Following on from my review of Kinect Sesame Street, Microsoftâ€™s second title in their â€˜two-way televisionâ€™ range is for a slightly older audience. Created by the National Geographic Society, this interactive learning experience is all about animals. With it kids can hang out with a pack of bears or lions and not end up a piece of human jerky.
Kinect Nat Geo TV isnâ€™t so much a game as it is an interactive sequence of multimedia clips. The eight sections on the disc play out like 30 minute television episodes and during which players will be able to answer questions or navigate information by using gestures and on-screen motion controlled buttons. While Kinect Sesame Street was a series of mini-games with an educational theme, the content here is purely academic. But Kinect Nat Geo TV still offers a lot of engaging fun.
Just the fact that itâ€™s on your Xbox 360 and that itâ€™s motion controlled is a clever way to entice children to partake in what is, essentially, extra homework on the weekends. Parents will learn plenty too, as Kinect Nat Geo TV is packed full of beautiful photography, short video clips, interesting factoids, and puzzle solving. Even the legendary David Attenborough would probably leave the room having learnt something.
Some of the highlights include the Go Wild role-playing minigame, where young players can stand in front of their TV and be transformed into an animal of their choice - like a wolf, a lion, a bear, and others. Obviously, every kid wants to be a kick-ass beast, and theyâ€™ll have blast dancing and ripping up mad sh*t - all while their on-screen animal-avatar does the same thing thanks to Kinect.
In order to keep things educational, there are objectives that are tailored to the specific animal too, so for example as a lion you might need to hunt birds, or a bear might need to break branches off a tree. After a while they tend to be repetitive, but by this stage you can rest assured that the player has expanded their knowledge of the animal kingdom in some shape or form. And burnt off all that sugar they had at lunch time.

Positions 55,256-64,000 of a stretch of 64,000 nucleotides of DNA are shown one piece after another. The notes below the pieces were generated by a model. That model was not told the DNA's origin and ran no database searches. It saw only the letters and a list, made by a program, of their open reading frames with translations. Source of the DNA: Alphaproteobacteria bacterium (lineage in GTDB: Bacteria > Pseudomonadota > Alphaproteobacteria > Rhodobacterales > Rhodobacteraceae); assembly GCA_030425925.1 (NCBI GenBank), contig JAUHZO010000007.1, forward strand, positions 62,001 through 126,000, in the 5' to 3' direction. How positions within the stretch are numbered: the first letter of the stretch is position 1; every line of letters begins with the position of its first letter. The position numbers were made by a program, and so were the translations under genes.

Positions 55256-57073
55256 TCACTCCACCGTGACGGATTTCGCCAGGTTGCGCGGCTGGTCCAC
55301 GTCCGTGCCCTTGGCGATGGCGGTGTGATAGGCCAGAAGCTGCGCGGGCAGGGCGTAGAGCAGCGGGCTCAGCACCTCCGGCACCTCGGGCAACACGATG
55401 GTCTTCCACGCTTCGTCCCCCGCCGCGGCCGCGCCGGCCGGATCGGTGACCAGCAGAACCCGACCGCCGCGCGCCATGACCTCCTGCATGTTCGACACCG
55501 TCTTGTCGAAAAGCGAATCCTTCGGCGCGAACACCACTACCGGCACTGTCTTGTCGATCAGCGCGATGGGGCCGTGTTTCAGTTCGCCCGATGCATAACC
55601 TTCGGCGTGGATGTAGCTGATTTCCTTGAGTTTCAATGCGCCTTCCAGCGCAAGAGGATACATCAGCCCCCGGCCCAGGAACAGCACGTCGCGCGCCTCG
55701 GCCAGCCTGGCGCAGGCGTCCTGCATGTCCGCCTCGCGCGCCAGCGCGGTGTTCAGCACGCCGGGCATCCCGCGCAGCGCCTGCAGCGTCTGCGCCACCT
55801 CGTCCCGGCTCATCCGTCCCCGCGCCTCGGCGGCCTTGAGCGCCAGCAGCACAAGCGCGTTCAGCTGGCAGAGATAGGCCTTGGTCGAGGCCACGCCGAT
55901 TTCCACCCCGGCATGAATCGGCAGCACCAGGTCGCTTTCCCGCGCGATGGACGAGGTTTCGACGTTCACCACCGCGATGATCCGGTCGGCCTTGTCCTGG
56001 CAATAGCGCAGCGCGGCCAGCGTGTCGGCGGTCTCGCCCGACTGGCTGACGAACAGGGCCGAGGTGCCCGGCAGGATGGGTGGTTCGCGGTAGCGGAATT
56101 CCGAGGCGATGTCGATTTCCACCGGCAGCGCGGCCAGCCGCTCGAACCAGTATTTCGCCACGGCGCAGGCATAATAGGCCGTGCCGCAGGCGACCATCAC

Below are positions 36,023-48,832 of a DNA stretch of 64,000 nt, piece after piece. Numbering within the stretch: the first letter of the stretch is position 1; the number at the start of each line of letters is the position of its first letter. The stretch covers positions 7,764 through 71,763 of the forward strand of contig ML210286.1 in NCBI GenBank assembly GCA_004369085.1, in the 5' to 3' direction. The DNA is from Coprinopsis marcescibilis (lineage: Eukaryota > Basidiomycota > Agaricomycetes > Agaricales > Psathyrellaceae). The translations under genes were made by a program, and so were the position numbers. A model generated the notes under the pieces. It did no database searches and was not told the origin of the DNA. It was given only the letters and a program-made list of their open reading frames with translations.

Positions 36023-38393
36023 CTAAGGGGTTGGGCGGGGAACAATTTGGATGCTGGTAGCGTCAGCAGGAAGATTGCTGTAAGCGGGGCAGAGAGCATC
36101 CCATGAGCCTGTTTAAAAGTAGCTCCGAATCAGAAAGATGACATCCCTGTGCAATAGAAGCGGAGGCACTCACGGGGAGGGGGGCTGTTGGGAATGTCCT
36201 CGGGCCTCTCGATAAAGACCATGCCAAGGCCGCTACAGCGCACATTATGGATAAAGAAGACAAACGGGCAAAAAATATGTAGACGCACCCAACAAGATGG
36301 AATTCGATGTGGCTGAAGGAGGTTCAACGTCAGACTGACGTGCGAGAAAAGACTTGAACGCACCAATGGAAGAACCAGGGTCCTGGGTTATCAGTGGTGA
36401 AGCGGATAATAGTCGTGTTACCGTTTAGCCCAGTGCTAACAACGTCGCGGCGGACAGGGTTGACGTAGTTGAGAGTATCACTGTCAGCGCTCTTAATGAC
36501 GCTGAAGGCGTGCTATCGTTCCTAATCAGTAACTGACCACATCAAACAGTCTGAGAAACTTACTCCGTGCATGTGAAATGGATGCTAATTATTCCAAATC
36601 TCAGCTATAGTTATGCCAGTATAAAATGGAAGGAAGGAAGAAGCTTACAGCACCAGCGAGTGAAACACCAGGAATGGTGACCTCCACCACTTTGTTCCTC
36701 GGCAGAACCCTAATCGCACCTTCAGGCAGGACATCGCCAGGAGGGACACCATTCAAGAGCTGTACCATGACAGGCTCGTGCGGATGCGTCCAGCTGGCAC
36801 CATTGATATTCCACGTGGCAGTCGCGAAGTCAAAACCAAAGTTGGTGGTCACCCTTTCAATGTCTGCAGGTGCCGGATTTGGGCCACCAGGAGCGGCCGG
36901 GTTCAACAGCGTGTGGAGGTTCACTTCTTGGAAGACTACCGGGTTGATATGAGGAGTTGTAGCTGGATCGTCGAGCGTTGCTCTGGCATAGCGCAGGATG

Just like Kinect Sesame Street, there is additional off-disc content accessible through Xbox Live. Owners of the game will be given a National Geographic TV episode pass which provides one year of access to more than 20 episodes of the award-winning Nat Geo TV show. These episodes arenâ€™t tailored in the same fashion as the game, however, so they donâ€™t include any interactive content and arenâ€™t quite as kid-friendly.
Microsoftâ€™s Kinect is impressive tech and granted, has had a rough time making any headway in the world of gaming. Itâ€™s here, though, that the motion-capture technology excels. Giving kids a creative outlet in an educational realm is fantastic and Kinect works beautifully for navigating media and getting people up off the couch. With the unpredictable (and often wet) weather this Spring, having this game up your sleeve might be a godsend on a rainy Sunday.